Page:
The company said it will offer the following retrenchment package:
- 2 weeks for each year served
- 3 months’ notice
- Accrued Leave due
It advised all employees given notice to meet at the CSC boardroom tomorrow, 6 February.
Ironically, under the agreement for Boustead Beef to take over the CSC, the company was supposed to:
- raise and invest a minimum of US$130 million into CSC over five years, being for both capital expenditures and working capital for the business;
- pay off CSC financial debts totalling US$42 530 597;
- pay rentals of US$100 000 per annum during the first five years of the concession agreement;
- take over and run the management of the following CSC ranches for an initial period of 25 years: Maphaneni; Dubane; Umguza; Chivumbuni; Mushandike; Willsgrove; and Darwendale;
- take over and run the management of the following abattoirs for an initial period of 25 years: Bulawayo; Chinhoyi; Masvingo; Marondera; and Kadoma; and
- take over and manage for an initial period of 25 years, the Harare, Gweru and Mutare distribution centres and residential properties of CSC.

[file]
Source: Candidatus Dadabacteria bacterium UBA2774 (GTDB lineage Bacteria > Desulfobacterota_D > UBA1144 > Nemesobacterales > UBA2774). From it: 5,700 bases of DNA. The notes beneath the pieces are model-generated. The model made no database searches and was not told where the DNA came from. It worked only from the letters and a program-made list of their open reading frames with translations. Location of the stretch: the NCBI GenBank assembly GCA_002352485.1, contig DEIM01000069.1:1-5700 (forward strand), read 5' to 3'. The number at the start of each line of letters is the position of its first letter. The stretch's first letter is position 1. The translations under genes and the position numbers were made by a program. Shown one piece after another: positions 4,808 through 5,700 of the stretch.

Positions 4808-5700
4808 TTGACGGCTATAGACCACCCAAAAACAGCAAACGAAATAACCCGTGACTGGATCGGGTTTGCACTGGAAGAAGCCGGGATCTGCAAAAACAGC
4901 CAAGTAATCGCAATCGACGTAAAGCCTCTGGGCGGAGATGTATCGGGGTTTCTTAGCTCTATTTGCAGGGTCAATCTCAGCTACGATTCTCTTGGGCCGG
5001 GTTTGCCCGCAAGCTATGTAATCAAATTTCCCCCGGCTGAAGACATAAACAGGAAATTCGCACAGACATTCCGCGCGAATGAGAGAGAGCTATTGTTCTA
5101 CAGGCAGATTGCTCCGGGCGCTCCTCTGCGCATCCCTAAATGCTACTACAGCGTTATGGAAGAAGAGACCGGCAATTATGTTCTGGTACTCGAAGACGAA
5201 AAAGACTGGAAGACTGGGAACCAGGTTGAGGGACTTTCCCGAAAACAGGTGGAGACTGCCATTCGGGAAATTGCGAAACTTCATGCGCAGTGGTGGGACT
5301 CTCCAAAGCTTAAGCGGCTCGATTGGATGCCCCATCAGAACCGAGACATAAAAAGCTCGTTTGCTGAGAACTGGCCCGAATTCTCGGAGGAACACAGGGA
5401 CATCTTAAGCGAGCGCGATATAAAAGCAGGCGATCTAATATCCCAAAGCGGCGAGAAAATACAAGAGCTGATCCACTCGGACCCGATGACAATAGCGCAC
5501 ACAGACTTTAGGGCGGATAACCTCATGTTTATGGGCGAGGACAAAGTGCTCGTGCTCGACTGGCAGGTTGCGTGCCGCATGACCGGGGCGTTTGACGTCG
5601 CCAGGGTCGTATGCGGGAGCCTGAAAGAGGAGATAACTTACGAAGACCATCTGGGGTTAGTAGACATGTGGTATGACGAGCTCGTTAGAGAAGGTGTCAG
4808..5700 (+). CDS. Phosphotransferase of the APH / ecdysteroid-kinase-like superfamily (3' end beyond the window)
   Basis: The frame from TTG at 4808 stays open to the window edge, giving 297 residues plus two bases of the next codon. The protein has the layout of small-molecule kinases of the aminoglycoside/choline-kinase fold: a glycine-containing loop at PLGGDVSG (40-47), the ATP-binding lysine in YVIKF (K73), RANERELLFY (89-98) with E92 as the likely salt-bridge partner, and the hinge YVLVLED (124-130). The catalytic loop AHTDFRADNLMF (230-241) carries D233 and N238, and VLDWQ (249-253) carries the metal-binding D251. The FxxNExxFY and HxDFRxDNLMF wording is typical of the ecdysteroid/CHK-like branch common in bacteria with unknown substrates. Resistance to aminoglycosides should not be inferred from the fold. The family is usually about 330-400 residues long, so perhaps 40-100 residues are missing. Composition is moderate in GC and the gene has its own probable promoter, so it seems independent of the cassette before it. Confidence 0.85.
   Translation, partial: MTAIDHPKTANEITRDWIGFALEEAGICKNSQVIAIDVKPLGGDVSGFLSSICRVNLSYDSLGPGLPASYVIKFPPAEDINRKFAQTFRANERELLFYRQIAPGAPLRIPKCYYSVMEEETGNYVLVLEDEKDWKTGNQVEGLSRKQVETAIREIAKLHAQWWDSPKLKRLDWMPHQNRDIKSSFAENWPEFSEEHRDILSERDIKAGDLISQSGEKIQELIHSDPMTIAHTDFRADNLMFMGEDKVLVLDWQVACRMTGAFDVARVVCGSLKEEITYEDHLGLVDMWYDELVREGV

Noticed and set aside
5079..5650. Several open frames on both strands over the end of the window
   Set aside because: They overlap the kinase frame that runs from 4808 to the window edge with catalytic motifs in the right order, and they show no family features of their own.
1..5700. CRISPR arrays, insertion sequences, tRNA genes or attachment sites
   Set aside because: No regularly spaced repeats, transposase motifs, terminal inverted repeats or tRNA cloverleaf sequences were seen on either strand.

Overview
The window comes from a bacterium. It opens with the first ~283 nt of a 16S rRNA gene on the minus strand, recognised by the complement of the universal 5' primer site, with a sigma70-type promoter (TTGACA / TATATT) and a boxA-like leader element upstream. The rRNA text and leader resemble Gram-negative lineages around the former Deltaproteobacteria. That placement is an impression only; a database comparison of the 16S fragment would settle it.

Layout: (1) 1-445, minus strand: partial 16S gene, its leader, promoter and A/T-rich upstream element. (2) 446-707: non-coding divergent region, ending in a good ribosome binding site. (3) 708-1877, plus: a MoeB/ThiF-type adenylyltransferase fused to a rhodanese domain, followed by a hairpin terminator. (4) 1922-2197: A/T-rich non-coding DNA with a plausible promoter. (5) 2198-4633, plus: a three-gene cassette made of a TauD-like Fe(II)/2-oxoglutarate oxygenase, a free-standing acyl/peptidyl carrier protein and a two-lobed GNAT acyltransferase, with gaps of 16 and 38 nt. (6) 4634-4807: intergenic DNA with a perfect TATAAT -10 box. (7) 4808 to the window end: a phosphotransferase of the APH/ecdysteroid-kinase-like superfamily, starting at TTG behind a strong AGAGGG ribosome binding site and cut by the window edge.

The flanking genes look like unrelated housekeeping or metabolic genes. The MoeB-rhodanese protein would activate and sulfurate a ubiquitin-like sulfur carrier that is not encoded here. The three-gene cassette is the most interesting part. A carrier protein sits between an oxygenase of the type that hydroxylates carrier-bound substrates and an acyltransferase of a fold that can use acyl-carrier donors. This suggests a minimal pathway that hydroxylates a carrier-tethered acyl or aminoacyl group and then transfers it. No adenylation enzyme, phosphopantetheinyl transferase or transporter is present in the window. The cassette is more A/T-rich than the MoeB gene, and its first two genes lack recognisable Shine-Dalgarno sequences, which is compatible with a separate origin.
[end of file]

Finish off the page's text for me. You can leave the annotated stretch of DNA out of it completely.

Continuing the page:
The company has not made any investment so far and although it has been paying workers the paltry wages they are getting, the workers said the money was coming from rentals from CSC properties which Boustead was now collecting.
The Insider started questioning the deal when it discovered that the owner of the so-called British company was actually a former Zimbabwean farmer who had no experience at all in beef, but was a tobacco farmer.
The investigation also showed that the new owner did not have the capital but was looking for investors to put in money.
The new company has, however, received tremendous support from the Ministry of Agriculture and the State-owned media despite its failure to take off.
Instead of bringing relief to workers, some of whom had gone for nearly seven years without salaries, it is firing the workers.
Some of the workers have been with the company for 43 years, but the package they will get will not be enough to buy a single cow as they will be paid a total of less than US$300.
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